Despite acceptance of child care in Australia there is still considerable resistance to institutional care for infants. According to 1994 Australian Institute of Family Studies (AIFS) data, only 5 per cent of Australian infants under one are in formal care, few full-time.

Surveys still show strong support for maternal care of young children.

A 1997 Australian Institute of Family Studies survey on Family values found 78 per cent of Australians still feel it's best for young children if mother is at home.

So there's a strong feeling in the community that infants usually do best with maternal care.

Oberklaid sees this as a sign of our backwardness. ``We are a very conservative country. We don't do well with cutting edge stuff. It's all those Johnny Howard values that mothers should be behind the white picket fence."

Yet the view persists even among those presumably well placed to judge the issue. A 1996 survey of Macquarie University early-child-care students with experience in day care found not a single student said they would put their own baby in a child-care centre.

So Leunig is right in perceiving a gap between the views of the broader community on infant care and the pro-child care stance which dominates in the media. In 1995 journalist Michael Duffy analysed press cuttings on child-care issues for an article in The Independent. He concluded the media ``seem to be prepared to portray child care with an almost hysterical enthusiasm".

Duffy also drew attention to distortions in the presentation of child-care research. When asked for information about infant care, June Wangmann, manager of the NSW Office for Childcare, issued the following statement, accompanied by the usual caveat about quality care: ``There is no evidence from any of the research that child care is detrimental for young children's development."

``That is simply untrue," says Melbourne writer Anne Manne, who has spent the past seven years collecting research on child care for a forthcoming book. ``The research is complex, with some positive findings, but I was startled by how much evidence there is of negative effects on children, such as anxiety, non-compliance, aggression and sometimes even depression, particularly with long hours and abrupt separations."

Recent findings on early brain development in infancy has led to growing concern about infants spending long hours in poor care.

For deprived children, Manne says, effective intervention programs generally combine short periods in high quality day care with support for parents. Leaving at-risk infants for long hours in lousy day care results in a double whammy of disadvantage.

Sally Loane's initial angry response to the Leunig cartoon led her to research the child-care industry for her book, Who Cares? which exploded the myth of ``good quality" care for infants. NSW and Victoria regulations allow a ratio of one carer to five infants, well above the one-to-three ratio international experts recommend.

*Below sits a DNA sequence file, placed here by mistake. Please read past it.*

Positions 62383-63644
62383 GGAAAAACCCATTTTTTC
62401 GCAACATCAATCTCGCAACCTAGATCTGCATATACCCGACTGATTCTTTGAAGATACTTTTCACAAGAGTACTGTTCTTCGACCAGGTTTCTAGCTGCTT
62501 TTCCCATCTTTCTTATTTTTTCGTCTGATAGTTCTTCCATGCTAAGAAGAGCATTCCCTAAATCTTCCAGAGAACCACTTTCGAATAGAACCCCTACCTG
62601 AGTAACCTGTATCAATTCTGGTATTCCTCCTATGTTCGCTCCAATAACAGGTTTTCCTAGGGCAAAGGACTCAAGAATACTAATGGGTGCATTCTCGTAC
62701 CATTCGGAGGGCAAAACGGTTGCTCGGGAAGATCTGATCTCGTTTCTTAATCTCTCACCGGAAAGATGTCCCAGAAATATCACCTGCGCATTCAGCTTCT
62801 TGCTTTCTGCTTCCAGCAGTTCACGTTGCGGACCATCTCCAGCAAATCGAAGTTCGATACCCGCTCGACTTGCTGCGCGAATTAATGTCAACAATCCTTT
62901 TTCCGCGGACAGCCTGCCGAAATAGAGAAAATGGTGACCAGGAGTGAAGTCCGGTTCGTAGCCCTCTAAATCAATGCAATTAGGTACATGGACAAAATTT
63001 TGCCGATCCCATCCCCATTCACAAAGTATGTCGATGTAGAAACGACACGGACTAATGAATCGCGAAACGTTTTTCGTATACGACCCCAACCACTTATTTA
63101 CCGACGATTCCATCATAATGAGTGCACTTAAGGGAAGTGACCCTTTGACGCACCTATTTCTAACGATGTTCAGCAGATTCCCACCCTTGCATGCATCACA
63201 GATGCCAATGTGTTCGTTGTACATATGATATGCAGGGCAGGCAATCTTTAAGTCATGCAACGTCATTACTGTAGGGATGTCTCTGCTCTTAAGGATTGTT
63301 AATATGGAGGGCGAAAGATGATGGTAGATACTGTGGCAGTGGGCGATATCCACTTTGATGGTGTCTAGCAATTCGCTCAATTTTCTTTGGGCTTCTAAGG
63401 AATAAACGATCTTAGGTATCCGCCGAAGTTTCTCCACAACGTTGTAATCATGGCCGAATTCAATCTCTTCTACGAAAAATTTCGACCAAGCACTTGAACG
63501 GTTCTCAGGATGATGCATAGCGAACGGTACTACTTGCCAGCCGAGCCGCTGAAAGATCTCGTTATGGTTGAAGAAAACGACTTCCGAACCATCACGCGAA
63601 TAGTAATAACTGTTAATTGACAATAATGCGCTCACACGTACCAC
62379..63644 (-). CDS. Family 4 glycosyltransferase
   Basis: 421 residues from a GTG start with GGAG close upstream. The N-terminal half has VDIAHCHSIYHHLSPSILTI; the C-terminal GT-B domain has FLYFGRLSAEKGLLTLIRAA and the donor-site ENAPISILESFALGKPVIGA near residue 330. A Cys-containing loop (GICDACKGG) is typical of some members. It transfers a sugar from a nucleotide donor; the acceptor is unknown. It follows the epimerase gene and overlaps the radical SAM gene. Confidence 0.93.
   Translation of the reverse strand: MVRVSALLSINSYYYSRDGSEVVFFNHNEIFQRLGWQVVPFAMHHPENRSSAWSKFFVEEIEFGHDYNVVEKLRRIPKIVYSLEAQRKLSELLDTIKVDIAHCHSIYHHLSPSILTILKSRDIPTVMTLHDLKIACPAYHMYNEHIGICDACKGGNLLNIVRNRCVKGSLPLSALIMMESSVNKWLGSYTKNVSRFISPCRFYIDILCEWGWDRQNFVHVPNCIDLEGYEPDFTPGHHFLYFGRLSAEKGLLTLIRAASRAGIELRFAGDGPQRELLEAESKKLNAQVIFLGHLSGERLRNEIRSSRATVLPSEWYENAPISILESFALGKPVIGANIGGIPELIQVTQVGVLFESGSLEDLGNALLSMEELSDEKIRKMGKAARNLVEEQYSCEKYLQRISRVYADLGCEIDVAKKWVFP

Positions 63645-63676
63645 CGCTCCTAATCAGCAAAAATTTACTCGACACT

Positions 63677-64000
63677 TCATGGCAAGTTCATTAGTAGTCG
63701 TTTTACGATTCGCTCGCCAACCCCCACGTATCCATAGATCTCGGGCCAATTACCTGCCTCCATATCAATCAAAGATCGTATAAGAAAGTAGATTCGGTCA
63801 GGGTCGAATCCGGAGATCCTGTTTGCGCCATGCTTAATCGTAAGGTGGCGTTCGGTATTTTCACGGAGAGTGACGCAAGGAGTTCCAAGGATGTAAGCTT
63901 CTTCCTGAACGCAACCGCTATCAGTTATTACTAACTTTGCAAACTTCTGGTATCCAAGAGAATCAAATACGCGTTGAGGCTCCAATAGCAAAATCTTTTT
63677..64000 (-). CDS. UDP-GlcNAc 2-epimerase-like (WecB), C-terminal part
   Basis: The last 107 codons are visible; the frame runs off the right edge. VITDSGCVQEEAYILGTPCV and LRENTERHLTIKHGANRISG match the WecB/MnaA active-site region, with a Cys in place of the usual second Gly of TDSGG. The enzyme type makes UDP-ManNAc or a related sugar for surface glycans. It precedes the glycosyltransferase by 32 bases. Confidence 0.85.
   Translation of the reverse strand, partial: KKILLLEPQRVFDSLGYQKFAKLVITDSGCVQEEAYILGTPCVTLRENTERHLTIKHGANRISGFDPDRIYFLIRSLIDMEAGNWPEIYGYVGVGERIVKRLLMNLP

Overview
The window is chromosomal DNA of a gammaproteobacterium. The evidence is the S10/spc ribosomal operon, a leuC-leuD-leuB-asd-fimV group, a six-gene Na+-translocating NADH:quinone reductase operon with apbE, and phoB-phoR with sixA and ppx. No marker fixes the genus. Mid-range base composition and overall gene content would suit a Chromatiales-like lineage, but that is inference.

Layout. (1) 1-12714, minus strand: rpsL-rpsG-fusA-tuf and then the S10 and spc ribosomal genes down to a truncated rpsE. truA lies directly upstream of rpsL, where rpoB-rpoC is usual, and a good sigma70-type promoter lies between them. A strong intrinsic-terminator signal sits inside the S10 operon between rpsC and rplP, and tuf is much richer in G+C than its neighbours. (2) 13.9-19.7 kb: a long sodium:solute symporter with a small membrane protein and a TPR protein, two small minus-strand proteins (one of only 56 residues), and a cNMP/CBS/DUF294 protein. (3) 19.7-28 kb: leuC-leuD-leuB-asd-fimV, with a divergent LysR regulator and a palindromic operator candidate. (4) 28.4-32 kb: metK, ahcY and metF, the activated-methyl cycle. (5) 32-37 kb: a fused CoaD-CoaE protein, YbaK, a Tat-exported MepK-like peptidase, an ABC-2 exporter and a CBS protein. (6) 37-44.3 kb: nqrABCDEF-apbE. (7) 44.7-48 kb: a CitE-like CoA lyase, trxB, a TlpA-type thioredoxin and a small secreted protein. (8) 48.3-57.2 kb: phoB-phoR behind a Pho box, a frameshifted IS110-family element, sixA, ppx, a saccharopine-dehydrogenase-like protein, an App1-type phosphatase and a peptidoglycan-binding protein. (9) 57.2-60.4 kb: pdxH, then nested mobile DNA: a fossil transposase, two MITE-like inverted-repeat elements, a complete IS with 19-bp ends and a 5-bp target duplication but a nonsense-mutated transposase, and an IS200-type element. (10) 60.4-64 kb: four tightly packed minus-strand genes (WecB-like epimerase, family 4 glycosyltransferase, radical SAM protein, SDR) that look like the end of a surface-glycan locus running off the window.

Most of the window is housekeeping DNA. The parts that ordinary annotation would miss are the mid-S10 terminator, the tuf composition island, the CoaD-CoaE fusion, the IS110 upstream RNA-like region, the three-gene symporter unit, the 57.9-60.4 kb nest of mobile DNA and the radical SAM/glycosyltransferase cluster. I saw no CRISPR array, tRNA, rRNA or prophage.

Plus Loane discovered there's a caretaker turnover of 85 per cent over two years, undermining claims that infants receive the all-essential continuity of care.

``I found a lot of really bad centres, centres which should have been cause for great concern," said Loane, who came across a ``drive-thru" child-care centre on the Gold Coast which boasted parents could drop babies off without needing to get out of their cars.

``It makes no sense to say child care is fine provided it's good quality care when everyone knows most of our centre care for infants is nowhere near this standard." Loane was alarmed to meet young women who believed that early child care was essential for an infant's development a message Anne Manne finds throughout popular child-care literature.

The child psychiatrist Dr Peter Cook summarised research evidence on child care for his 1996 book Early Child Care and concluded the high quality care required for infants is simply not affordable even for affluent communities like Australia. His book presents a disturbing picture of the fudging of research findings by Australian child-care researchers and commentators.

Anne Manne agrees: ``People would be justly angry if, with a new baby formula or drug treatment, only positive findings were presented, negative evidence suppressed and people with doubts or anxieties pilloried. We'd assume parents have a right to know but with child care that just doesn't happen."

Yet whatever the merits of his case, Leunig attracted particular wrath because he was male. ``Thank you, Leunig, for your thoughts of a baby in child care," wrote one Age reader. ``You forgot to mention the good news. Daddy's improved his golf handicap."

The ABC Radio journalist Geraldine Doogue believes women of Leunig's age assumed ``the men beside them were with them on the issue. It gave them a shock to find out that Leunig saw it so differently." She feels ``we won't get anywhere until men take on the issue of child care as their problem, too".

Leunig thinks men can do a marvellous job taking care of children, even infants, if they are the primary carer. And he would ``never defend a dad who abdicates his responsibilities to his children".

But he's firm in his belief that mothers have unique gifts for children.

And as a male, he feels he has every right to speak out regarding children's welfare. ``I feel it's natural for a male to be protective of mothering. It's an act of fathering in the cultural sense, to be concerned about this. I think it is an entirely appropriate thing for a man to say."

© 2000 Sydney Morning Herald